by Mitch Scott
The Lizard Lab has experienced a first this past year, with an honours project on the chemical communication in snakes, wrapping up this past April. The project has generated some excitement, both positive and slightly hesitant, with lizard enthusiasts coming to terms with the unusual lack of limbs. But with the blessing of lab PI Whiting, and in conjunction with the University of Sydney, this project has found a place in the hearts of all Lizard Lab members, who have at one time or another, offered a (gloved) hand.
Who are you?
The beast in question is the small-eyed snake (Cryptophis nigrescens). Not a household name due to its nocturnal nature, but is commonly found along the east Australian coast. In the winter you can find them in crevices and under medium sized flat rocks, along cliffs and rock escarpments. Snakes are often difficult to work with because they are hard to find and hard to collect in large numbers, but because small-eyed snakes are common and reliable to find, they are a great study species. If only the dirt roads were as reliable! On one field trip collecting snakes we were majorly bogged and it wasn’t until nightfall that we were rescued. The snakes we collected only stayed with us for a short time before we returned them back to their homes. Small-eyed snakes are mildly venomous, with one fatality on record, and my goal was to keep it that way!
It is the long held opinion that snakes are not very ‘social’ animals, that is, they don’t interact with each other an awful lot. This is probably due to the fact that we don’t see them interacting. Many snake species are cryptic and secretive, which is why it is so intriguing to discover what they get up to. Chemical communication (smell) is very important for many reptiles, and especially a nocturnal species with reduced eyes. Snakes smell with their tongue, flicking it through the air and picking up particles on the tips. It’s an environmental sampler and delivery device: delivering these particles to an organ in the mouth for processing (the vomeronasal organ).
Asking the snakes questions
Small-eyed snakes sometimes occur in groups under the same rock, so I asked the question:
Do small-eyed snakes change their behaviour when they smell other small-eyed snakes?
I asked this question by giving a small-eyed snake the choice between two scented refuges. The snake has a preference for a scent if it spends more time in one scented refuge over the other.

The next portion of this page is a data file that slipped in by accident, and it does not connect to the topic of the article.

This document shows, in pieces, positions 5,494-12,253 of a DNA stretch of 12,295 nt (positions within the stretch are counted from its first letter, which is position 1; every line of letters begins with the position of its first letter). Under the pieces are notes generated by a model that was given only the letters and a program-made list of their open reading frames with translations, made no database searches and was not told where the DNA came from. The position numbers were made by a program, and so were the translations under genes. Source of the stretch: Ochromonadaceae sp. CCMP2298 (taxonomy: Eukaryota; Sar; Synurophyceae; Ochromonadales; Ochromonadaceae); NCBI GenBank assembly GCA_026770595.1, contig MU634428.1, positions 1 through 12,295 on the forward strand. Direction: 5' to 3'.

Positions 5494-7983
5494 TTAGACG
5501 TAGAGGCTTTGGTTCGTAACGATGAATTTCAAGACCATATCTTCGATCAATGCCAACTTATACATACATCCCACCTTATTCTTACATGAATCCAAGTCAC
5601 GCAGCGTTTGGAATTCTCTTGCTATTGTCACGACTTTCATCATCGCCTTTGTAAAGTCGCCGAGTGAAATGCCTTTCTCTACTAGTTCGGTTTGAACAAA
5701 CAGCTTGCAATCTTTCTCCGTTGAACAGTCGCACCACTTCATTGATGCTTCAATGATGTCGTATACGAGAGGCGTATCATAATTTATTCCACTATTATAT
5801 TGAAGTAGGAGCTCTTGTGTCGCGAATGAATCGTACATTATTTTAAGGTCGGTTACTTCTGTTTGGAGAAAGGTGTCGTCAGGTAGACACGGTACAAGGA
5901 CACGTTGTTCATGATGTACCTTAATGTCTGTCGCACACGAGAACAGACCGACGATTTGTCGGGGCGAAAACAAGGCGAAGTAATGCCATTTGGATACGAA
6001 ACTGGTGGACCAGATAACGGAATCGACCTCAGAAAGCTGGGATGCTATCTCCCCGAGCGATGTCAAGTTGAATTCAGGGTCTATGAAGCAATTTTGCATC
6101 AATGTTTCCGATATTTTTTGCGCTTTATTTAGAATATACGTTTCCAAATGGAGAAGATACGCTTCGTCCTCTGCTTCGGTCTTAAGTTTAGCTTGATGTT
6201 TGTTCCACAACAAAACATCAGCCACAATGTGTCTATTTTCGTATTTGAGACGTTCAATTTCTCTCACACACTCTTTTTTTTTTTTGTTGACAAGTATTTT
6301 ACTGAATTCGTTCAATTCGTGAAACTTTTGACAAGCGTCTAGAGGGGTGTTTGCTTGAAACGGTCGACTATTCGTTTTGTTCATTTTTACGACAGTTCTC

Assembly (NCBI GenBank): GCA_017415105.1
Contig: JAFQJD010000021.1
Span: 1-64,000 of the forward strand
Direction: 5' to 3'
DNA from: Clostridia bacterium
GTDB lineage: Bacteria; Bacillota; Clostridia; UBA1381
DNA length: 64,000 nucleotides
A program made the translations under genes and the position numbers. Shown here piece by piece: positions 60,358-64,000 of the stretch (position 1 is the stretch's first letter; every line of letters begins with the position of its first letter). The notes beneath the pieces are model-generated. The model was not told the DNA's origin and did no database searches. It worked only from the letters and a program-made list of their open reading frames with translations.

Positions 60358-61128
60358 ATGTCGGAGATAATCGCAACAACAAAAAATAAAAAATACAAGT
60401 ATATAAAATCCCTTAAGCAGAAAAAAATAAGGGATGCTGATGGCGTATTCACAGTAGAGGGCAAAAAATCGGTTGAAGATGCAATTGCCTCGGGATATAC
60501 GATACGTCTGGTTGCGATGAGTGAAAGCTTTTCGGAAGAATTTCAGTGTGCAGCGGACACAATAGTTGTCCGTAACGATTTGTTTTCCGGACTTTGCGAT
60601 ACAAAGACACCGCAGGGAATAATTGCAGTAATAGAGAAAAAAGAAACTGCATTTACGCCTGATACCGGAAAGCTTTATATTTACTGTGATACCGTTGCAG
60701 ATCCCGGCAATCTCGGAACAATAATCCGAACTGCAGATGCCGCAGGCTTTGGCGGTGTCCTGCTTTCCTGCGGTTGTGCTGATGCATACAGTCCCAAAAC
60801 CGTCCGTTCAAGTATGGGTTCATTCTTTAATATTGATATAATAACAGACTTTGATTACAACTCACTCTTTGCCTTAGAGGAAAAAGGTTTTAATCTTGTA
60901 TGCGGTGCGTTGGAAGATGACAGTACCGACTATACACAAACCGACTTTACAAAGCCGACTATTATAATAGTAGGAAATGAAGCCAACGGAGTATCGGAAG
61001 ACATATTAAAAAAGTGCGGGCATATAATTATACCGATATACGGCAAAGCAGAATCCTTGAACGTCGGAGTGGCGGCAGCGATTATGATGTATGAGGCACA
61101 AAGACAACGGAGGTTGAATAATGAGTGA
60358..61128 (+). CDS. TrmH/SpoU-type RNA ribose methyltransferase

Here are some stand-out results:
– In general, small-eyed snakes follow the scent of other small-eyed snakes, and they discriminate between male and female scents.
– Males specifically prefer a larger female’s scent, probably because larger females have more babies.
– Male snakes discriminate between males of different size, preferring smaller male scent.
One amazing thing about small-eyed snakes is that males engage in contests with each other in order to mate with females. These fights don’t involve biting, but are ritualised and can involve entwining and head jousting (see video below).
Two male snakes fighting: The one at the top of the screen is slightly bigger, and is the winner of the contest.
I found that longer snakes with wider heads (relative to head length) won contests. Male snakes can tell the size of a rival male just from the chemical scent. Therefore, males can settle a contest in the dark without even being in physical contact.
The most important thing about lab trials is that you confirm what you discover actually happens in the field. One of my supervisors, Jonno Webb, has been turning rocks looking for small-eyeds for the past 20 years (and the grey hairs and starting to show…). I helped with the surveys last year, and now looked to see if my lab results added up.
Two or more males under the same rock were rare; in fact it only ever occurred once in 20 years of data. Most likely males don’t tolerate being near each other, and after a fight one is displaced. If a male was in a group of one or more females, I assumed that he was successful in mating. So I compared grouped vs. solitary males, and found that group males were more likely to be longer and have wider heads (relative to head length). Females in groups were also more likely to be longer.
So the story was confirmed. Longer males with wider heads beat up smaller rivals, gain access to groups of big females, and are reproductively successful. Competition between males has driven sexual selection, where males are now overall bigger than females.
This project has definitely been an exciting time for me, and couldn’t have been achieved without support from Martin Whiting and the Lizard Lab team (Mac Uni), and Jonno Webb, Rick Shine and the Shine Lab (USyd).